Dall’alto: tessuto in nastrino di nappa, 1979; tenda in pelle, 1979; “Geometria libera”, stuoia in cotone, ciniglia, rame, 1999.
In constant evolution since the first
primitive interlacing of leaves or branches, weaving is still being perfected with respect to early yarn production and the fine tuning of the loom. The canvas -a special structure (weave) used in textiles which makes them more compact, softer and finer because the threads of the warp and weft are held as close together as possible- is the simple technique which has been used by the textile company Bronzini since it was first established, at the start of the 1930s, by Gegia, who was joined right from the start by his daughter Marisa, in contact with the rural tradition of the Venetian countryside, rapidly organizing themselves into a production entity. Likewise the weaving of Bronzini has evolved in a variety of areas, the first experiments of which were called for to support the home products range and have lead to the use of yarns spun from broom, hemp, and nettles, but also from hand-spun cotton, wool and silk, and from the use of corn husks in the creation of tapestries. The natural yarns, as well as viscose, are used to create large panels, conceived as one-off pieces woven with the “primitive spolinato” technique which has been used since the beginnings of time in tapestry creation. The decorative themes that can be created with this technique go from simple stripes in the direction of the warp or in diagonal, to more complex designs, always based on abstract geometry. Alongside these creations they also experiment with the use of unusual materials such as copper and leather: since 1986 they have been creating textiles based on a cotton warp with chromatic effects that differ according to the colour of the warp, woven from copper (natural, pink or plated) and according to the yarn which is then chosen for the weft against the copper warp. This weave exalts the lightreflecting properties of the copper and
retains its malleability enabling it to be volumetrically modelled. Leather is cut in a spiral pattern in order to obtain long, thin strips, in this way reducing the joins and making it easier to weave; this ribbon is then woven together with wool, cotton and chenille, but the most commonly used combination is with both weft and warp in leather. Different typologies of strips of cloth are used in the same way. Relationships with manufacturers and designers in the furniture and interior decoration world are very important in the realization of new textiles for curtains and draperies or upholstery, rugs, tablecloths and bedspreads. This is the area in which Bronzini continues to make the most of the unique characteristics of hand-weaving. Gegia Bronzini (1894 Milan, 1976 Venice) and Marisa Bronzini (1920 Montenero-LI) 1920 started weaving together in 1932, in Marocco (MS), after having learned the techniques from a peasant-woman. Gegia started up a weaving school which he ran alongside the cultivation and spinning of natural fibres in order to control the entire production cycle of his textiles. In 1936 came the first important exhibition of Bronzini’s work at the Sansovino Loggetta in Venice, followed by numerous others (among them the Triennial from the 6th in 1936, through the 15th in 1973), at which they received several awards. After a brief stay in Carpendo, they established themselves in Cantù where they founded the hand-weaving textile house Gegia Bronzini that is still active today, specialising above all in furnishing textiles. The first shop opened in Venice in 1936, followed by shops in Cortina and Milan, which ceased trading at the end of the 1970s, after which Marisa started experimenting with the use of unusual yarns and the creation of poetic textiles in which she often incorporated fragments of natural materials (such as stone).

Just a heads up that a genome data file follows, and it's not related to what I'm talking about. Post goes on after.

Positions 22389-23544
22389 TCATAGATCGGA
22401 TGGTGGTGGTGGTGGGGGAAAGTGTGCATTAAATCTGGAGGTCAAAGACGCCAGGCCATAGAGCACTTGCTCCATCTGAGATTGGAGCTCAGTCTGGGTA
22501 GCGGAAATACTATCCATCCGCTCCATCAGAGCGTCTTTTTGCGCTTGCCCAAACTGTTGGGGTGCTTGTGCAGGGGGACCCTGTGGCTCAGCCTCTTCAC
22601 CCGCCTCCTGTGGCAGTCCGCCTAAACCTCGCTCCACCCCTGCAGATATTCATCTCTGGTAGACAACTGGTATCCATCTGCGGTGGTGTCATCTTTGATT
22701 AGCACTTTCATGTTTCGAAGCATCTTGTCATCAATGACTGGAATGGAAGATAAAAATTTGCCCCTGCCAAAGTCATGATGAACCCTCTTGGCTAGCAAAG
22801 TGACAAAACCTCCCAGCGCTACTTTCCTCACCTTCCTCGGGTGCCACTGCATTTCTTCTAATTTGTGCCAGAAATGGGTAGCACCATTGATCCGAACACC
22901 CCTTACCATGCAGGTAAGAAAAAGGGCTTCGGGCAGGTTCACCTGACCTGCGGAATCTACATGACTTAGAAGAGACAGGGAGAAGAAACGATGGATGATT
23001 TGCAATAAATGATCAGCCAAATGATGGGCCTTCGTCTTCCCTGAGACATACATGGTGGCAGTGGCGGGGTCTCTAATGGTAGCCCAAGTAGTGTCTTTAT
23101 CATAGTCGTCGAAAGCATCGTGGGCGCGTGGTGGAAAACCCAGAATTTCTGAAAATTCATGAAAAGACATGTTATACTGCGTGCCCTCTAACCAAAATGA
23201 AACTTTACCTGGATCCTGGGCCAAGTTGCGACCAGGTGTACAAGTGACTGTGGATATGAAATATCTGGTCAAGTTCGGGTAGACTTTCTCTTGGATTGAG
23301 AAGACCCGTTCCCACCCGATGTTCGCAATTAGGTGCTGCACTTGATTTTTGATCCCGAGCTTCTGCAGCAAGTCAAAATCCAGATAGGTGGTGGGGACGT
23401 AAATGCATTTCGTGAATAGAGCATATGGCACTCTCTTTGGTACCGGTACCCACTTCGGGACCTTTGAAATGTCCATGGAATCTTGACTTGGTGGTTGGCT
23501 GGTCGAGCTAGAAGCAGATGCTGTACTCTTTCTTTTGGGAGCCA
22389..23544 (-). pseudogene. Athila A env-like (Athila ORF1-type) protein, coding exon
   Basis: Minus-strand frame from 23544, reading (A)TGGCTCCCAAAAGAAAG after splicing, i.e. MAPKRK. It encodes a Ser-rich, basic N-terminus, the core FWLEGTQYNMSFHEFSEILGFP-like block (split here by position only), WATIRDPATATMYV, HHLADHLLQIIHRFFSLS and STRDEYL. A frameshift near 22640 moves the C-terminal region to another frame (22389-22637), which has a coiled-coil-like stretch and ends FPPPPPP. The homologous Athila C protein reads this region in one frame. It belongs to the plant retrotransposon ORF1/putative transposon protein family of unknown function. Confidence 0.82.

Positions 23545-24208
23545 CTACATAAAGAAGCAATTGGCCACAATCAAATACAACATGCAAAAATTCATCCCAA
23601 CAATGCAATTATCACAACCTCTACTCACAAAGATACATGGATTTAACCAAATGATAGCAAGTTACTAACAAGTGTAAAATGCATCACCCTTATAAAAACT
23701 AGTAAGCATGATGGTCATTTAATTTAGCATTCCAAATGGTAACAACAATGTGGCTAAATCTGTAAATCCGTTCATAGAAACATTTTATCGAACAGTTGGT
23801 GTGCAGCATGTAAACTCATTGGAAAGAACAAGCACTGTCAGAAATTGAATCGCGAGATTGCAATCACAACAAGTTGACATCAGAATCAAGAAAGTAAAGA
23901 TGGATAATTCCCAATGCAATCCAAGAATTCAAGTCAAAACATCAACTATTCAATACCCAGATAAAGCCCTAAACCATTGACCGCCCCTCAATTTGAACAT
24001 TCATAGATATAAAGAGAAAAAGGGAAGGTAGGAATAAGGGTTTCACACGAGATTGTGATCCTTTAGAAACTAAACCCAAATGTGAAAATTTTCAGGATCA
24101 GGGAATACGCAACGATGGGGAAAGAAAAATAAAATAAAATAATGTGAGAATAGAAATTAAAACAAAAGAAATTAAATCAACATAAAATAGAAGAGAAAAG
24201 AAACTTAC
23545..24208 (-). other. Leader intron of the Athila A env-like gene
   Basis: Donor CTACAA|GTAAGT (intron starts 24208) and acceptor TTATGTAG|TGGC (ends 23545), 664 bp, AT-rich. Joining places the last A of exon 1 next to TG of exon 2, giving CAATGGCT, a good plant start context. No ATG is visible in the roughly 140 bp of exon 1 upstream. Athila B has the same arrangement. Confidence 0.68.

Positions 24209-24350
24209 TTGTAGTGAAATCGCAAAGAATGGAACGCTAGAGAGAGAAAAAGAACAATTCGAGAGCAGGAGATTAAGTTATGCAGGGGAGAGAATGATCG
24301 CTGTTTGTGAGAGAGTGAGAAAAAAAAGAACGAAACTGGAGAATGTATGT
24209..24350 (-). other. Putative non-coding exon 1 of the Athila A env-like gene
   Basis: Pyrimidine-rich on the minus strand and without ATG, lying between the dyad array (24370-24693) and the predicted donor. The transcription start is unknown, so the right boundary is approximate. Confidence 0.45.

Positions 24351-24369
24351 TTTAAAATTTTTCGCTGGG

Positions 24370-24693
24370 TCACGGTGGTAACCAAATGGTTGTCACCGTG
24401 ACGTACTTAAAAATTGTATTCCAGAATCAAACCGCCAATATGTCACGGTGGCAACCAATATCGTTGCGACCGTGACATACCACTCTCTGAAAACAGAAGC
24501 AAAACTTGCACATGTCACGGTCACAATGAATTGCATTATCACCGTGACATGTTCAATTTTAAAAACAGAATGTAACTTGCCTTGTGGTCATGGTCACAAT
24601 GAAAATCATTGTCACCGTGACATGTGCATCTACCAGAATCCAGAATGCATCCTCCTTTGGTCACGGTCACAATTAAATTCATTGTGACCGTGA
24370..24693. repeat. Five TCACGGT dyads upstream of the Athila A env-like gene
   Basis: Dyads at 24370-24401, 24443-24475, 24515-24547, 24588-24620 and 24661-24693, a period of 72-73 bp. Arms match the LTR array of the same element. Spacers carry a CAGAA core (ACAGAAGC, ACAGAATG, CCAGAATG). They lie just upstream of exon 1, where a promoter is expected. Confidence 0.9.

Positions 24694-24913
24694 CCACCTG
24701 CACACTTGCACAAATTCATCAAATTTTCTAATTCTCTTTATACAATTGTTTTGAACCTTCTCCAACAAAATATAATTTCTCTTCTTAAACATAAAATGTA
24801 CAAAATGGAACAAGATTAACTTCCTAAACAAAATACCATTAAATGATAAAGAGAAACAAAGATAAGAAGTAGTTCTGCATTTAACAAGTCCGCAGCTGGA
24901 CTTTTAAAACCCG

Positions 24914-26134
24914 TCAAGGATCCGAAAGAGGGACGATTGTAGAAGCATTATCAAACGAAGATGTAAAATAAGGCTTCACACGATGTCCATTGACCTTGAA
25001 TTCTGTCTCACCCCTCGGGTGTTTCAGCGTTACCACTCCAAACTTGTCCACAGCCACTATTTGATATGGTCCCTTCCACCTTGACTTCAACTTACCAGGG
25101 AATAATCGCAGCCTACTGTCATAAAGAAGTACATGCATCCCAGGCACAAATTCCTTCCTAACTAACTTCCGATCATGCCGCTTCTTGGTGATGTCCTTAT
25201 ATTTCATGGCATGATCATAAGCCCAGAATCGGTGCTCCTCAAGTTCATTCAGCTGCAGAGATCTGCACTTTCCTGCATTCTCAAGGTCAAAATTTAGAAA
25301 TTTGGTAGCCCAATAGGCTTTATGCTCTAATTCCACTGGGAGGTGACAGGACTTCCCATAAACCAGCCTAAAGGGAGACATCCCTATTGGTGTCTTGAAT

Italian Magazine about arts and crafts